Generic drugs make up about 80% of all drug prescribing, and less costly generic drugs promote medication adherence among patients and reduce wasteful health care spending. The success of the generic drug industry relates to the interchangeability of brand name and generic drugs, which in turn relies on the FDA's certification of generic drugs as bioequivalent. In recent years, the FDA has taken a number of different innovative approaches to determining bioequivalence due to unique characteristics of particular drugs. Since these cases have raised controversy, the goal of this project is to use different empirical approaches to study the clinical implications of the FDA's bioequivalence determination in 6 specific circumstances: the approval of generic venlafaxine ER, calcitonin salmon nasal spray, enoxaparin, acarbose, vancomycin capsules, and sodium ferric gluconate. First, we will conduct a national survey of patients to determine their opinions about generic drug safety and effectiveness, attitudes about bioequivalent generic drugs approved via innovative mechanisms, and knowledge about controversies relating to the six specific model drugs at issue in this application. We will use a base population of nearly 125,000 patients and survey those who have filled prescriptions for one of the 6 drugs of interest or other drugs indicated for the same conditions. Second, we will conduct a national survey of physicians to assess the same outcomes. For this survey, we will identify a random national sample of board certified internists, and use online survey tools previously employed in surveys of this population. Third, using large national claims databases, we will identify """"""""switchback"""""""" rates related to the 6 generic drugs (episodes of patients receiving generic versions of the drug and then switching back to the brand name formulations in subsequent prescriptions), and determine whether these switchback rates differ significantly from switchbacks for other related but non-controversial generic drugs. To determine the reliability of switchback studies, we will compare our results to alternative analyses of generic and brand-name drug use that may better account for confounding. Finally, we will conduct systematic reviews and meta-analyses of studies of the 6 generic drugs to determine if any evidence exists in the literature of differences in their safety or effectiveness compared with the brand-name versions. These data will help the FDA assess the success of the innovative regulatory approaches used for these 6 generic drugs and evaluate whether similar pathways may be used for bioequivalence determinations related to future drugs.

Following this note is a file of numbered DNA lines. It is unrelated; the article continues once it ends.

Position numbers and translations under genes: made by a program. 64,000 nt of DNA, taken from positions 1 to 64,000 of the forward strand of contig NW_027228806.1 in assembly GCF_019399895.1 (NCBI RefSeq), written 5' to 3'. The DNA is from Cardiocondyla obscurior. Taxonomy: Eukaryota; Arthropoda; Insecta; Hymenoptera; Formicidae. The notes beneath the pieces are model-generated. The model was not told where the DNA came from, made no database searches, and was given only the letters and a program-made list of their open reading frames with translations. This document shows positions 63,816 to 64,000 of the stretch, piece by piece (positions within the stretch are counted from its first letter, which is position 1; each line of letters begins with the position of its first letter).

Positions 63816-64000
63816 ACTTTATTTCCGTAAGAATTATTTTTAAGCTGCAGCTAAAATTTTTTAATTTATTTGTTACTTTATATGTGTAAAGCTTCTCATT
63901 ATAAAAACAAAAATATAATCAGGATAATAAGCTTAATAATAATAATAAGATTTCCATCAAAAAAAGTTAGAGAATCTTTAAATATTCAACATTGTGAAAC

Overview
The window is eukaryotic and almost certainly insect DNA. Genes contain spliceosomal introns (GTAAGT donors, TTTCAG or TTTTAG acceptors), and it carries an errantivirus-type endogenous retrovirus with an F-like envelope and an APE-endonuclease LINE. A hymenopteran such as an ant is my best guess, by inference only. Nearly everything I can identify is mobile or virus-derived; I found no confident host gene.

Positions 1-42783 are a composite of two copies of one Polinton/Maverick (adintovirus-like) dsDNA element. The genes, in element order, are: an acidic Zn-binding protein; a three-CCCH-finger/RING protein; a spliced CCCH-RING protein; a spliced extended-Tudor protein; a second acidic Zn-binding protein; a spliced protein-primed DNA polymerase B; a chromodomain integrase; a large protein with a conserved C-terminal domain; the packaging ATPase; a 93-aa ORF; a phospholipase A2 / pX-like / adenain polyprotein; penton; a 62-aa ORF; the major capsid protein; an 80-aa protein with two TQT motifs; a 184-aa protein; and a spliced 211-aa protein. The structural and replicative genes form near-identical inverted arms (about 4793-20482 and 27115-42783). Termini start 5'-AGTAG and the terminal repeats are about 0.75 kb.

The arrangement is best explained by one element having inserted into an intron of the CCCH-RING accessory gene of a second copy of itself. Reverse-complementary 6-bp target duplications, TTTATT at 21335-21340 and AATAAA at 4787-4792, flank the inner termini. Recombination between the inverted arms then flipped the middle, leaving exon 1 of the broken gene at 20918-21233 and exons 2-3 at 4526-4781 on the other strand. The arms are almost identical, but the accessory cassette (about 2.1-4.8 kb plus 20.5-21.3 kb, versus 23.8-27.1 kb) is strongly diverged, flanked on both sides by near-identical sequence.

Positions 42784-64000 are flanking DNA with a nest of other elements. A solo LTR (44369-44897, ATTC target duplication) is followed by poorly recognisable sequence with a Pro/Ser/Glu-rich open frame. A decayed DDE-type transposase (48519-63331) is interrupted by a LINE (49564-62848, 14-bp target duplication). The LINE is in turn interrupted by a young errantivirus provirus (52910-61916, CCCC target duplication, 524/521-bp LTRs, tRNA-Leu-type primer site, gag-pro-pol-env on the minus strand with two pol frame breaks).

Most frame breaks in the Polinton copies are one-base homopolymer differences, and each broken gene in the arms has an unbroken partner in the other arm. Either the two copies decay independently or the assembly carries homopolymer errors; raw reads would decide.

Public Health Relevance

Generic drugs are essential to the US health care system, making up about 80% of all drug prescribing, but recent innovative approaches used by FDA to approve generic drugs have led to controversy. To evaluate the clinical outcomes related to 6 cases of generic drugs approved using innovative methods, we will conduct surveys of patients and physicians who used the drugs, evaluate the use of the drugs in large claims datasets with rigorous observational research tools, and conduct systematic reviews of studies of these products. The goal of collecting these data will be to determine how the FDA's approach to establishing bioequivalence in these cases affected use of the generic drugs by physicians and patients.

National Institute of Health (NIH)
Food and Drug Administration (FDA)
Research Project--Cooperative Agreements (U01)
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Special Emphasis Panel (ZFD1-SRC (99))
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Brigham and Women's Hospital
United States
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Kesselheim, Aaron S; Gagne, Joshua J; Franklin, Jessica M et al. (2016) Variations in Patients' Perceptions and Use of Generic Drugs: Results of a National Survey. J Gen Intern Med 31:609-14
Kesselheim, Aaron S; Polinski, Jennifer M; Fulchino, Lisa A et al. (2015) Modified Regulatory Pathways to Approve Generic Drugs in the US and a Systematic Review of Their Outcomes. Drugs 75:633-50